South-eastern Australia

25th September - 17th October 2010

Great Otways National Park, Victoria

The Twelve Apostles

The Great Otways National Park is best known for its dramatic coastal scenery.  The most famous of its many landmarks is the Twelve Apostles, named after the 12 sandstone columns that were present at the time of its discovery.  The continuing natural process of erosion has caused the collapse of several of the columns in recent years, diminishing its grandeur to some extent but it is still a spectacularly beautiful place.

Looking east from the Twelve Apostles viewpoint

The principle reason for me visiting the Otways, however, was the opportunity to join an evening kayak trip on the beautiful Lake Elizabeth in the hope of photographing Duck-billed Platypus. 

Lake Elizabeth

The 3 hour paddle around the small lake is organised by Bruce Jackson of Otway Eco Tours and is well worth the money if you want an almost guaranteed chance of seeing Platypus at close range.   Photographing them is not easy, however, since the Platypus is a crepuscular animal and is most active at dawn and dusk.  By the time they start swimming around in the evening the light is beginning to fade and getting a sufficient shutter speed to obtain sharp photos when handholding from the unstable platform of the canoe is a major problem even when using a high ISO setting.

Duck-billed Platypus (Ornithorhynchus anatinus)

I stayed at the campsite at Kennett River for the 3 nights I was in the Otways, and the area around the campsite is an excellent place for seeing a good range of wildlife.  Koalas are particularly common in the forests around the campsite with many present at very close range in the campsite itself. 

Koala (Phascolarctos cinereus)

King Parrots are also common in the campsite.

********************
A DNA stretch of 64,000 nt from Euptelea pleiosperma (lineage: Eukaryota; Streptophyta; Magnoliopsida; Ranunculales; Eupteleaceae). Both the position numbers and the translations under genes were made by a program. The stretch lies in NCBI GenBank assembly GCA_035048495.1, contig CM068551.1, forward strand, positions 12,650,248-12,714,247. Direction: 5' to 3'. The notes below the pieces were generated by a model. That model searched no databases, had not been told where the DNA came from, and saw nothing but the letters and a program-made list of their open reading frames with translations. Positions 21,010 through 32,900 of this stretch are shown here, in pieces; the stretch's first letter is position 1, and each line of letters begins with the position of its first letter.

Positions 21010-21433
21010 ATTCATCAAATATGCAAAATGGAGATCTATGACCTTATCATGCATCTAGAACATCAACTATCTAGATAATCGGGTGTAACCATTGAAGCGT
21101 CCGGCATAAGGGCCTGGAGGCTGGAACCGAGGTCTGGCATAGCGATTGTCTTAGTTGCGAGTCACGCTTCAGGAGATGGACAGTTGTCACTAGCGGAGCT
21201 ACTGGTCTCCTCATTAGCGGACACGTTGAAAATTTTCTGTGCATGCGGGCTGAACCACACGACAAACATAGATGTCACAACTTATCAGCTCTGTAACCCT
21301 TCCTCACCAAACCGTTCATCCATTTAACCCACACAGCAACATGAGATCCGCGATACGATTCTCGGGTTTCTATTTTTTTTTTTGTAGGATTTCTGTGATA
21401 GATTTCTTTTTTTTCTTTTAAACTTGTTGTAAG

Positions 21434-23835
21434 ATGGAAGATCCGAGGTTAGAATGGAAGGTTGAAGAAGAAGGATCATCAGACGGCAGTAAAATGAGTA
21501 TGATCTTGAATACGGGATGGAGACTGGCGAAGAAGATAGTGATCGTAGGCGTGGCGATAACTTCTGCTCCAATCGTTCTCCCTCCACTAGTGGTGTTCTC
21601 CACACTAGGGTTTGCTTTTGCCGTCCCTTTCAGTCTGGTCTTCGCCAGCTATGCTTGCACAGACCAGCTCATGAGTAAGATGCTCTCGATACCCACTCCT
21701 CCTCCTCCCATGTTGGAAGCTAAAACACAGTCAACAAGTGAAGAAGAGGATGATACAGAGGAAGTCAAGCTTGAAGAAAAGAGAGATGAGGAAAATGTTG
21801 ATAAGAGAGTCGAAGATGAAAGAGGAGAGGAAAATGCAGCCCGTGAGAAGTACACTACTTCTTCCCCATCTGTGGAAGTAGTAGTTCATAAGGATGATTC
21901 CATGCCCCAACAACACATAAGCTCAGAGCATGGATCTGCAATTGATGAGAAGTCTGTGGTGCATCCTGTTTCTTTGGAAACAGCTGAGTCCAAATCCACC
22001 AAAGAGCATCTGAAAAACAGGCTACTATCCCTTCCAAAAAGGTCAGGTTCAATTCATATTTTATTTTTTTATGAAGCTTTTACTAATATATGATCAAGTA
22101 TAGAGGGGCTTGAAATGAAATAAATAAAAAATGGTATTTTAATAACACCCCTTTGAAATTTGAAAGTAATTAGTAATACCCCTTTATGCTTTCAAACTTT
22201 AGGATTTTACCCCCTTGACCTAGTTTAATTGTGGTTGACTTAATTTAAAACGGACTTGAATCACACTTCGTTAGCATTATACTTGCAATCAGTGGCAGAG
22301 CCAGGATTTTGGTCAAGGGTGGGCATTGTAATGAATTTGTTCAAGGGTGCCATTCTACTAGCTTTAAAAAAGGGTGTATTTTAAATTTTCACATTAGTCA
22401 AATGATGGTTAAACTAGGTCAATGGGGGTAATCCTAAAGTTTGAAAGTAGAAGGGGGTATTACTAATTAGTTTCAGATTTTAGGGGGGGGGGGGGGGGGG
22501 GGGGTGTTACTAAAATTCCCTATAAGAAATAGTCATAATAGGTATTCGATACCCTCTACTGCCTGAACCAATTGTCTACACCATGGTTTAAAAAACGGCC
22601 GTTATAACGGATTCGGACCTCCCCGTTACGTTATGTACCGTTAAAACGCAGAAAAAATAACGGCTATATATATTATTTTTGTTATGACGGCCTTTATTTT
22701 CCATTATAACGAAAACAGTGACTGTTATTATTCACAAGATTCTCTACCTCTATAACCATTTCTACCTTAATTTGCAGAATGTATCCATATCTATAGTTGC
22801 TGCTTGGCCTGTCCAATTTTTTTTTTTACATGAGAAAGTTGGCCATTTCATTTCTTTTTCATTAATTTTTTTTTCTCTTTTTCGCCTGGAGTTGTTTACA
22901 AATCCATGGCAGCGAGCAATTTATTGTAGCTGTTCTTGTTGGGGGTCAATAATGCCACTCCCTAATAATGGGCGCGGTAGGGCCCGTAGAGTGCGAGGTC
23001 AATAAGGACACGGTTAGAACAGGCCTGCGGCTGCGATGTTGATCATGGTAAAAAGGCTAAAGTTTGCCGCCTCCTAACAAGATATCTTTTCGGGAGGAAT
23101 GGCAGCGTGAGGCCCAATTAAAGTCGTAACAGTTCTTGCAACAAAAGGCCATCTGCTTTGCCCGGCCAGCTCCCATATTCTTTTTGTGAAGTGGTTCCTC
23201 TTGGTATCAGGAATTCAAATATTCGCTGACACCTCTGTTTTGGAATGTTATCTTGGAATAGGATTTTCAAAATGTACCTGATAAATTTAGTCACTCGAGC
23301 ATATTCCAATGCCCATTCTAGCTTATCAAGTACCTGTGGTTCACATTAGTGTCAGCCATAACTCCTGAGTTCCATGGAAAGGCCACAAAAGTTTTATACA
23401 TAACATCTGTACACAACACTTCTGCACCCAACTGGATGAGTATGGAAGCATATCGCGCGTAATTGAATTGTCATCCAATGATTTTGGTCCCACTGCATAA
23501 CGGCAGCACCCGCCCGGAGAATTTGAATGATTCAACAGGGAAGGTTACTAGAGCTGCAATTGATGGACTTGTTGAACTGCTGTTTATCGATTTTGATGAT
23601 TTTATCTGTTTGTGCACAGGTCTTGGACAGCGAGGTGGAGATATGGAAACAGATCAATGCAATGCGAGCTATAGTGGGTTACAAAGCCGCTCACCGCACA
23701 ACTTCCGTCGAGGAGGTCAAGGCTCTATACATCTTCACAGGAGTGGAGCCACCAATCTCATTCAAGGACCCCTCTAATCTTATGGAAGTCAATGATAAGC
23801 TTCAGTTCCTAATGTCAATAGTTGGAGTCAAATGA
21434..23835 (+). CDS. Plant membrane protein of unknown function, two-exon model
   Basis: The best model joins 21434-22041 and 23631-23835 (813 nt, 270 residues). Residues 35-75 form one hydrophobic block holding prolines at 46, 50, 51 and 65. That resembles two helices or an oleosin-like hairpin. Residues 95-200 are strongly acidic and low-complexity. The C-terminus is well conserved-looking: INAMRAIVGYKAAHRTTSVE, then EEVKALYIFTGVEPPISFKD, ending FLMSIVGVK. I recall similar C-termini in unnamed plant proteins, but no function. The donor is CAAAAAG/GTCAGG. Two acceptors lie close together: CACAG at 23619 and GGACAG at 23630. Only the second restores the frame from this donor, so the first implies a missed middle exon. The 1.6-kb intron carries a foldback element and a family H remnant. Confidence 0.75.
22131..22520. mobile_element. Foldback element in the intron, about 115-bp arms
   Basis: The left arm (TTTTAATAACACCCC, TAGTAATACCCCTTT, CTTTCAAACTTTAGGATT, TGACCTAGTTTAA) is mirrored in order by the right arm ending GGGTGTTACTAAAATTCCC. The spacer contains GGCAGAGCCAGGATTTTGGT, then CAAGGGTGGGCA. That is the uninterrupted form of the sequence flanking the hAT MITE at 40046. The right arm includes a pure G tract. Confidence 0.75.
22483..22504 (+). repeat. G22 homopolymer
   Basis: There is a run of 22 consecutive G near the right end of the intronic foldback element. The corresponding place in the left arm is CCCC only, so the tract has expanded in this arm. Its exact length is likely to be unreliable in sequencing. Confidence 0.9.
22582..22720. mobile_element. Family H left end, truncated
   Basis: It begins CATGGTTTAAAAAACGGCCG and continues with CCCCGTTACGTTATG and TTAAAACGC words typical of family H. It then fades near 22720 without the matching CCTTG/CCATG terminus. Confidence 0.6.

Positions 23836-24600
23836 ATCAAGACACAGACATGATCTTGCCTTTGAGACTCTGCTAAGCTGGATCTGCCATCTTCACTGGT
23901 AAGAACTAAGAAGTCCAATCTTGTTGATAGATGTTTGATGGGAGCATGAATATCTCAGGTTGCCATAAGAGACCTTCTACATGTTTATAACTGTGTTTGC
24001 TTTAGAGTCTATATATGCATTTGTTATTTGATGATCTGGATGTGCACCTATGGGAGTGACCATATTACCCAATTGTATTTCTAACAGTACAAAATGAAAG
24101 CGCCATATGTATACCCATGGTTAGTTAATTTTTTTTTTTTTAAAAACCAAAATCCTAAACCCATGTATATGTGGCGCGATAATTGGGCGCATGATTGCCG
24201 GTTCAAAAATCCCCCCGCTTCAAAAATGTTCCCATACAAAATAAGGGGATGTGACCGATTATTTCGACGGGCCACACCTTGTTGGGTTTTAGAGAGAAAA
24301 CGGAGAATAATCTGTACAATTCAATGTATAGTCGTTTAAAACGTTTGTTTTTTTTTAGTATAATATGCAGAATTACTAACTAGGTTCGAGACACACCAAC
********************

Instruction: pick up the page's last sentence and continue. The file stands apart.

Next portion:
Australian King Parrot (Alisterus scapularis)

male Australian King Parrot (Alisterus scapularis)

The parrots are also very tame here, as the sale of bird seed at the camp shop encourages people to feed them.

female Australian King Parrot (Alisterus scapularis)

Laughing Kookaburra (Dacelo novaeguineae)

immature Crimson Rosella (Platycercus elegans)

A small flooded area next to the campsite was home to a few families of Pacific and Maned Ducks busily rearing their chicks.

Pacific Black Duck (Anas superciliosa) duckling

Pacific Black Duck (Anas superciliosa)

Pacific Black Duck (Anas superciliosa)

A White-faced Heron was also attracted to the flooded area...


White-faced Heron (Egretta novaehollandiae)

Eastern Yellow Robin (Eopsaltria australis)

Behind the campsite, the unsealed Grey River Road winds its way up the hillside and I found this to be a good place to go for a walk in the mornings and evenings.  The birdlife in the roadside scrub and woodland was quite varied and there were numerous photographic opportunities.

Eastern Yellow Robin (Eopsaltria australis)

Eastern Yellow Robins were quite common and very confiding at times. 

Rufous Bristlebird (Dasyornis broadbenti)

Rufous Bristlebirds were also fairly common along the roadside. From all I have read, this is normally a very shy, skulking species that is difficult to see, so I was very pleased to have got such good views.

Grey Shrike-thrush (Colluricincla harmonica)

Grey Shrike-thrush is another skulker that is more often heard than seen.  Oddly, I don't even remember seeing this bird and it was a bit of a surprise when I came across this photo after downloading them to my computer.

Superb Fairy-wren (Malurus cyaneus)

Superb Fairy-wren and Grey Fantails were two of my favourite birds from southeast Australia.  They have such a lot of character and like many small birds are constantly fidgeting and rarely stay still for more than a couple of seconds.  The fantails take this to an extreme and even when staying on the same perch they are in constant motion, fanning their tail and flicking their wings.  Of course, this can make it a bit frustrating when you are trying to photograph them, but it all adds to the challenge!

Grey Fantail (Rhipidura fuliginosa)

Brown Thornbill (Acanthiza pusilla)

Grampians NP Back to map Wilson's Promontory NP